But I did see this one produced by the folks at a Web site called "Funny or Die" (unknown to me before this episode but which is now bookmarked) in which Paris Hilton cleverly responds to the McCain ad. It is worth watching.
OK, we've got the Democrats, the Republicans, the Greens and the Libertarians. We need to start a party for Paris Hilton. (No, not that kind of party; I'm talking about a political party. But now that you've mentioned it, that kind of party could be fun, too.) One of the first steps is to announce the site of Paris' Party's national nominating convention. I'm volunteering my house. If not for the convention then perhaps for that other kind of party. Whatever
But according to this story in today's Chicago Sun-Times, the Cub players participating in the tournament were pretty much taken with Cuban. In fact one of them, pitcher Ryan Dempster, was quoted by the paper as saying: "It would be great (if Cuban bought the baseball team). He's done tremendous things with the Mavericks. If he became owner of the Cubs, I'm sure he'd do wonderful things."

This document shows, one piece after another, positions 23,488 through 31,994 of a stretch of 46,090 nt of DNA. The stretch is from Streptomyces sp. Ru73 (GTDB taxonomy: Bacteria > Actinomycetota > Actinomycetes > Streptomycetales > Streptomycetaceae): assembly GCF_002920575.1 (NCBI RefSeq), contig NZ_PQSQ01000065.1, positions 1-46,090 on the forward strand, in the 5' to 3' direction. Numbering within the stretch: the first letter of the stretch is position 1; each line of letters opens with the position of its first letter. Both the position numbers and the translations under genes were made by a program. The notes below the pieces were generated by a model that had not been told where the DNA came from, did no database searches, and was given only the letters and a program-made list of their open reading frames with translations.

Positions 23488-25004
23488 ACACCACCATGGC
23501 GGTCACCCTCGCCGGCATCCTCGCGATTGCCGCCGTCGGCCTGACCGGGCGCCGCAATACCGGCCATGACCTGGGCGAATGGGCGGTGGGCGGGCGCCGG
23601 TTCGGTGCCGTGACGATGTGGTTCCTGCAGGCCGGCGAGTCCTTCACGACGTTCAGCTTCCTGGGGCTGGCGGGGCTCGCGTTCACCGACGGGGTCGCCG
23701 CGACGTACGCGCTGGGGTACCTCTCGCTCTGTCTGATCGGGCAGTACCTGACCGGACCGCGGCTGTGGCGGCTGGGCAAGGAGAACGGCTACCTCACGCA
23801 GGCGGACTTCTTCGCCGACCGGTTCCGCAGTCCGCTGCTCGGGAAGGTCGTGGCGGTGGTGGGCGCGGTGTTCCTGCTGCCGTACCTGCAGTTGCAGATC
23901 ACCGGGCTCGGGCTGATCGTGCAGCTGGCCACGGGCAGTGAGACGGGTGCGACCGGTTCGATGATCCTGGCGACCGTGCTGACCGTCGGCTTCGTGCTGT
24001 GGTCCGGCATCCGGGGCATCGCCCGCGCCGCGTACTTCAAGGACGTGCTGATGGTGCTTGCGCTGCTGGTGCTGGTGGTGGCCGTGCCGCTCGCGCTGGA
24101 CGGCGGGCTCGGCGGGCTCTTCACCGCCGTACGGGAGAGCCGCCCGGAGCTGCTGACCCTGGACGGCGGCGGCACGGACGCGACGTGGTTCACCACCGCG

Wednesday, August 6, 2008
- A week's vacation for two on the French Riviera
- A brand new, fully equipped Cadillac Escalade
- A high-definition multi-media room installed in your home
- $50,000 in cash
"But I want the one I picked. You said that was one of the choices."
"Sorry about that. I probably shouldn't have made that one of the choices. Pick another one."
"But I don't want another one. The only reason I even entered your stupid contest in the first place was to win the prize I've picked. So give me that one."
"Can't do that. Pick another one."
"OK. Then I'll pick out one for you. Here you go, a beautiful 4-piece matching luggage set."
Now, should I wonder why you suddenly have lost all trust in me? Should I wonder why you think I'm displaying signs of cowardice? Should I wonder why you think I'm even lower on the evolutionary scale than pond scum?
Should Dallas city leaders be wondering why many of their constituents, including yours truly, think the same thing of them right now?